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What is Somatization disorder?

Somatization involves the experience and reporting of physical symptoms that cause distress but lack corresponding physical pathology and cannot be explained by physical examination or diagnostic techniques. DSM IV-TR identifi ed the following diagnostic criteria for its diagnosis:

A history of many physical complaints beginning before the age of 30 years which occur over a period of several years and result in treatment being sought or signifi cant impairment, including:

– four pain symptoms: a history of pain related to at least four different sites or functions (e.g. head, abdomen, menstruation, sexual intercourse)

– two gastrointestinal symptoms: a history of at least two gastrointestinal symptoms other than pain (e.g. nausea, bloating, or intolerance of several foods)

– one sexual symptom: a history of at least one sexual or reproductive symptom other than pain (e.g. sexual indifference, irregular menses, excessive menstrual bleeding)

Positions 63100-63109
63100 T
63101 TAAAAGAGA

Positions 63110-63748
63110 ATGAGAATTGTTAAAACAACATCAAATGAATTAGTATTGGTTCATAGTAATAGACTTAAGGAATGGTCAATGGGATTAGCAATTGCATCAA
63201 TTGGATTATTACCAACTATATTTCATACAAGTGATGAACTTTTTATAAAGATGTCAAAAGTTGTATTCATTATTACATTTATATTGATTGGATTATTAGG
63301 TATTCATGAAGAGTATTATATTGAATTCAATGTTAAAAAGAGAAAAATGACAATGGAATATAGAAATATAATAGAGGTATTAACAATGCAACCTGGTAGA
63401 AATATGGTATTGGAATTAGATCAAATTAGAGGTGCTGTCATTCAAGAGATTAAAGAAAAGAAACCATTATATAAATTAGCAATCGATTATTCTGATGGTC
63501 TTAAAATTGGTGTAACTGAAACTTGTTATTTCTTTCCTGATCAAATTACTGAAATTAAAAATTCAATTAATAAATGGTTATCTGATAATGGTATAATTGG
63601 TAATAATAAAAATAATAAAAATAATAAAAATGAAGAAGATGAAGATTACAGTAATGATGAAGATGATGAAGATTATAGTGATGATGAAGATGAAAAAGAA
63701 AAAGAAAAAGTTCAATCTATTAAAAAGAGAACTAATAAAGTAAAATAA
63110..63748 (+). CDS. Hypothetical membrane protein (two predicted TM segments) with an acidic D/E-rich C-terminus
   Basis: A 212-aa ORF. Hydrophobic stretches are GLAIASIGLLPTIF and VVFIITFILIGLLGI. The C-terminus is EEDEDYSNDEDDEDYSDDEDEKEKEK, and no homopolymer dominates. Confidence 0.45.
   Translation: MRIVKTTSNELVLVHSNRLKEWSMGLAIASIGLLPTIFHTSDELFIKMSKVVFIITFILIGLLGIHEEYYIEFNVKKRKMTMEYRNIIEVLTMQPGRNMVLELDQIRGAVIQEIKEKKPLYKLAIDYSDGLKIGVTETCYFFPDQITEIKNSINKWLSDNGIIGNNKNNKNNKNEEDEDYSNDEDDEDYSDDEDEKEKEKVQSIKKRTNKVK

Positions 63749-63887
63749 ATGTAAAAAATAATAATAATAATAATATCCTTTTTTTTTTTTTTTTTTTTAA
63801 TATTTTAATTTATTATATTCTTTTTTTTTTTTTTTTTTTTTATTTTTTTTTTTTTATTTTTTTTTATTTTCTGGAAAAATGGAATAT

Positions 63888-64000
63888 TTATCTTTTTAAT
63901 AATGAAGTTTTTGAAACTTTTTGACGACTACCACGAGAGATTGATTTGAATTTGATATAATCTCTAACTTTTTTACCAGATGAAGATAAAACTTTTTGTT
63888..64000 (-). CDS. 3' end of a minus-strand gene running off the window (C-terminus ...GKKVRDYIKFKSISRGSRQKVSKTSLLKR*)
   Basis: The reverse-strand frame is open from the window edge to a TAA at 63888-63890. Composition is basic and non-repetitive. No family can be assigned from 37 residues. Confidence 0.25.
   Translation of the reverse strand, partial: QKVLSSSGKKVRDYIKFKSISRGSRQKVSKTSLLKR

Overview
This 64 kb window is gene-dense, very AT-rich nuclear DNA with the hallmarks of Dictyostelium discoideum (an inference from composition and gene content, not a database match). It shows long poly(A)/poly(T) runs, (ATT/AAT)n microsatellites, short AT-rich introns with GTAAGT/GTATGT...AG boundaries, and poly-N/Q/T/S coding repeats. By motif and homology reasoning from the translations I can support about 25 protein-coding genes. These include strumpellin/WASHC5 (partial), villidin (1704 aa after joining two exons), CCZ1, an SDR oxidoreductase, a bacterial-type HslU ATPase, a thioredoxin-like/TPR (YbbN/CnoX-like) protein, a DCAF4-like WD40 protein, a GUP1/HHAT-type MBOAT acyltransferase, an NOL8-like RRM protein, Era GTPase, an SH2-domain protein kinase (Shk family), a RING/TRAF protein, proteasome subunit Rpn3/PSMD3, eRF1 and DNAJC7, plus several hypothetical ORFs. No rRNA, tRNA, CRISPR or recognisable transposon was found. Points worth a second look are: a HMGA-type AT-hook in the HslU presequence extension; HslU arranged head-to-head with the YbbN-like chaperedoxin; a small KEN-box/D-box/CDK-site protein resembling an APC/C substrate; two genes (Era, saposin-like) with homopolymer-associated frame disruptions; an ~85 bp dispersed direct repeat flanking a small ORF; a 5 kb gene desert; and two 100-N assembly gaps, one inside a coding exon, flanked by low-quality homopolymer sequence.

– one pseudoneurological symptom: a history of at least one symptom suggesting a neurological condition (e.g. impaired coordination or balance, difficulty swallowing or lump in throat, double vision). Either

:– the symptoms cannot be fully explained by a known medical condition or the direct effects of a substance, or

– when there is a related general medical condition, the physical complaints or resulting impairment are in excess of what would be expected. The symptoms are not intentionally feigned or produced. Of note is the age at which symptoms typically start

– well before the age of onset of most chronic diseases

– and the wide variety of symptoms necessary for a diagnosis to be assigned.

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